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Mistletoe

In my small Forncett apple orchard boughs of mistletoe hang from each apple tree. It is an unusual plant, poised between heaven and earth and not rooted in the soil; this fact was deemed to be its primary mystery by the Druids. They were the high priests of a religion dating from the Bronze Age and were a powerful hierarchy among the ancient Britons. They believed that mistletoe was endowed with divine and magical power and these pre-Christian ideas still cling to it even now as we claim Christmas kisses under the sprig in our front rooms.

2023.12.Mistletoe.Photo Carol SharpMistletoe. Photo Carol Sharp

The Druidic ceremony of mistletoe cutting took place as the new moon appeared at New Year. A priest severed the mistletoe with a golden sickle and it was caught in a white cloak before it could touch the earth. A young man then distributed its branches, full of virtue and magical power, to the members of the tribe. The Roman historian Pliny maintained that at this yearly gathering two white bulls, their horns bound together, were sacrificed.

Mistletoes are still green when all the leaves of the host plant have dropped. Their circular shape is formed of tiers of twigs with paired leaves, making wishbone patterns, magnificent in their green-gold vitality as winter closes in.

It is a dioeciousplant with the females bearing berries and the separate males bearing pollen. At Christmas it is the boughs bearing the pearly white berries that are sought after and harvested. It is a partial parasitic plant, tapping into the branches of its host tree for nutrients and water although it also uses photosynthesis to survive.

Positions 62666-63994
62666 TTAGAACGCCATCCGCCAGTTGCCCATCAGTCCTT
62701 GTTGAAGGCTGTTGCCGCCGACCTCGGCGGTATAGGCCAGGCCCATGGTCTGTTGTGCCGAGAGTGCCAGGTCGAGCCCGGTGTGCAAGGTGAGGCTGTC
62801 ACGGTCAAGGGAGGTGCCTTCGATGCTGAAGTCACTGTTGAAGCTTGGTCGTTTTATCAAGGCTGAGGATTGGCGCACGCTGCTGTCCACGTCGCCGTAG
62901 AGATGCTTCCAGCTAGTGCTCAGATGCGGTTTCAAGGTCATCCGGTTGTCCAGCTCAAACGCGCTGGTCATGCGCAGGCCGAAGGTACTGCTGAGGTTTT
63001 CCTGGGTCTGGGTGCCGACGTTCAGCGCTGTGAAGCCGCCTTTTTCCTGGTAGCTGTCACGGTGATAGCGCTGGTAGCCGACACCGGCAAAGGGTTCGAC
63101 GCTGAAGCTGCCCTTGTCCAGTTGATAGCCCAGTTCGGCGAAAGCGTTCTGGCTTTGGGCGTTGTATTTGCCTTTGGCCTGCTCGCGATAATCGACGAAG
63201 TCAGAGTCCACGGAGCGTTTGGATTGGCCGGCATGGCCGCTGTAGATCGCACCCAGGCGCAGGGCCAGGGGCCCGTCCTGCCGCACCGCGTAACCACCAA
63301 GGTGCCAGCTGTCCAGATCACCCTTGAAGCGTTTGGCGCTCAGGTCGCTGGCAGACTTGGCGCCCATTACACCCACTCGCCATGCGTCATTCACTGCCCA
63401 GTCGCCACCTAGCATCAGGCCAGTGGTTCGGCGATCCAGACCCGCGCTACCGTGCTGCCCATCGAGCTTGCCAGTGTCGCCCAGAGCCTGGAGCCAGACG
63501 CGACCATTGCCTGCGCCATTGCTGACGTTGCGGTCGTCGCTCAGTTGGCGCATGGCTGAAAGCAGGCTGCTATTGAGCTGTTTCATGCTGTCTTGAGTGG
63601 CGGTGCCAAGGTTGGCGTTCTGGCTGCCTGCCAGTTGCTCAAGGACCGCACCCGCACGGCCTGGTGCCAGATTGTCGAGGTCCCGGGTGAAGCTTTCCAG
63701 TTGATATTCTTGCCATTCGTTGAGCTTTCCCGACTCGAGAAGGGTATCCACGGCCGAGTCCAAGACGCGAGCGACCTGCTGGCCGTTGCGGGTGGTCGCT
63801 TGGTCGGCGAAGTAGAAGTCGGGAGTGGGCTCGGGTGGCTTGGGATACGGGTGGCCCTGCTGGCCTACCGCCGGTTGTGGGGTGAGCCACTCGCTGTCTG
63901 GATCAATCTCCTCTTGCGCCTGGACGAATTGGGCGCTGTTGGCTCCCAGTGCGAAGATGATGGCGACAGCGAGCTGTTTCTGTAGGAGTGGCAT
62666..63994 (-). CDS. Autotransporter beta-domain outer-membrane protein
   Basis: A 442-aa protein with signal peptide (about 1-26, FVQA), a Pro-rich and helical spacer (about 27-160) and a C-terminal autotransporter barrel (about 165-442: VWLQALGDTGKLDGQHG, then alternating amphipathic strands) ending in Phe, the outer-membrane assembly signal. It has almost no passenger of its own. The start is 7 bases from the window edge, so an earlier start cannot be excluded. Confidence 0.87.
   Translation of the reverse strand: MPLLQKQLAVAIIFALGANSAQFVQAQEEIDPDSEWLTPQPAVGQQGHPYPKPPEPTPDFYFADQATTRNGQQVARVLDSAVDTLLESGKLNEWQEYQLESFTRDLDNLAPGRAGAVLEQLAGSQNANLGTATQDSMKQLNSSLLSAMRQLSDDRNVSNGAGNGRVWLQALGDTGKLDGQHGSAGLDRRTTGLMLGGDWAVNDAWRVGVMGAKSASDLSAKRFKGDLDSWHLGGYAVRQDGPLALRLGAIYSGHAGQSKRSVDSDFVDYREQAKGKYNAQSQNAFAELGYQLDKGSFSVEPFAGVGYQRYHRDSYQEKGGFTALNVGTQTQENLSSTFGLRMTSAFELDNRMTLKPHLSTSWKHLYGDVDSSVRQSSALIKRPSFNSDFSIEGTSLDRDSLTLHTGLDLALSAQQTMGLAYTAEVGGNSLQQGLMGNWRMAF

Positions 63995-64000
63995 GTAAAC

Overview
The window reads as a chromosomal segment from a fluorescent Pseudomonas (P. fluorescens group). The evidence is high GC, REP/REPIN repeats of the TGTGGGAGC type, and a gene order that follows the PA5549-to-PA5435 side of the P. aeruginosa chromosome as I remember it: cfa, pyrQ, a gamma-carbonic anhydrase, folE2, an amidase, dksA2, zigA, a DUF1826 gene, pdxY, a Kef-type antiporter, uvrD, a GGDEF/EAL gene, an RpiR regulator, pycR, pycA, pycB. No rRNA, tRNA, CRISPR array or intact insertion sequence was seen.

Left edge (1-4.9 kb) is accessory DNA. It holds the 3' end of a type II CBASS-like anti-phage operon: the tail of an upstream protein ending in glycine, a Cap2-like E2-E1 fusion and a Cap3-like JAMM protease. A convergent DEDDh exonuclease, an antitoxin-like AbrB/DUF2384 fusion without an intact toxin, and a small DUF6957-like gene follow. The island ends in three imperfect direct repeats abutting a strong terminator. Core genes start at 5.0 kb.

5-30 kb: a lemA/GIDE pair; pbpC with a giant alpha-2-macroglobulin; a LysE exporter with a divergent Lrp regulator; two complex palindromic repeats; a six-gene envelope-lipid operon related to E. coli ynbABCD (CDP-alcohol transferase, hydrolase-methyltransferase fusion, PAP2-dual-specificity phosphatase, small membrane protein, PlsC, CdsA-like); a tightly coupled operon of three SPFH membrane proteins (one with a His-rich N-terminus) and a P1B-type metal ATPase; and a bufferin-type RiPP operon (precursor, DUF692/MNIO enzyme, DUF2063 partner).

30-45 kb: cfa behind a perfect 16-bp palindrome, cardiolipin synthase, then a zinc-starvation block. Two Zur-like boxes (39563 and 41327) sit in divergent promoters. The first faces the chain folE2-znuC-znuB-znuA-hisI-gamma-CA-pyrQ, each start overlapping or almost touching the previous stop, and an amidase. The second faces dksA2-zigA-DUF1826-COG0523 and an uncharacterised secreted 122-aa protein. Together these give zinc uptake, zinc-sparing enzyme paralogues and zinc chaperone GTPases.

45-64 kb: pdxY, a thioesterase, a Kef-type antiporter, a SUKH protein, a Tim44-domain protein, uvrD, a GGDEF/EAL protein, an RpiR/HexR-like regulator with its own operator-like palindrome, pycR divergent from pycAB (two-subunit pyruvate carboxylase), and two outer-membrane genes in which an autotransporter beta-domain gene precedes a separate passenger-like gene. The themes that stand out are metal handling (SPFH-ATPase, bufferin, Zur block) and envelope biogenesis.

Native mistletoe is a declining plant in Britain, partly because old apple orchards continue to be grubbed out. This is a pity because it can support a range of special species, including mistle thrushes and blackcaps who eat its berries in winter and the tiny mistletoe marblemoth that mines and eats its leaves and pupates in the bark of the host tree. Recent research reveals that mistletoe has a positive effect on the biodiversity surrounding it. The seeds have a sticky coating and as the birds move from branch to branch they wipe their beaks often leaving a seed stuck into a bark crevice from where a new plant may grow. It can be found on hawthorn, very rarely on oak, but also on lime and poplar.

Dramatically beautiful mistletoe festoons the branches of the long avenue of limes at Kentwell Hall in Suffolk, planted in 1678. β€œOn moonlit nights in winter the clumps glisten in the upper branches like balls of mist,” writes Norfolk naturalist Richard Mabey.

Mistletoe is poisonous to humans, although accounts of poisoning are very rare. It contains a toxin, particularly in the leaves.  It was used as a medicine for epilepsy up until the mid 20th Century in rural communities. In Herefordshire mistletoe was given to sheep after lambing and cows after calving. Six berries pounded into half a pint of milk and given twice a day in a bran mash could set a ewe on her hooves after a difficult birth.

Brockdish Hall in Norfolk is one of several ancient places in England associated with the legend of the Mistletoe Bride. Long ago at Christmas tide the story goes, the hall was decked with holly and mistletoe for the wedding feast. The young wife of Lord Lovell grew tired of dancing and playfully proposed a game of hide-and-seek. Alas, after hours and then days of searching, neither her husband nor her friends could find the beautiful bride. Years later in a remote part of the house, the lid of an oak chest was raised and there lay a female skeleton, a mistletoe bridal wreath lying across her bony hands.

 

References

Royal Botanic Gardens, Kew

The Wildlife Trusts

Flora Britannica, Richard Mabey, Vintage Publishing, 1996

 

December 2023

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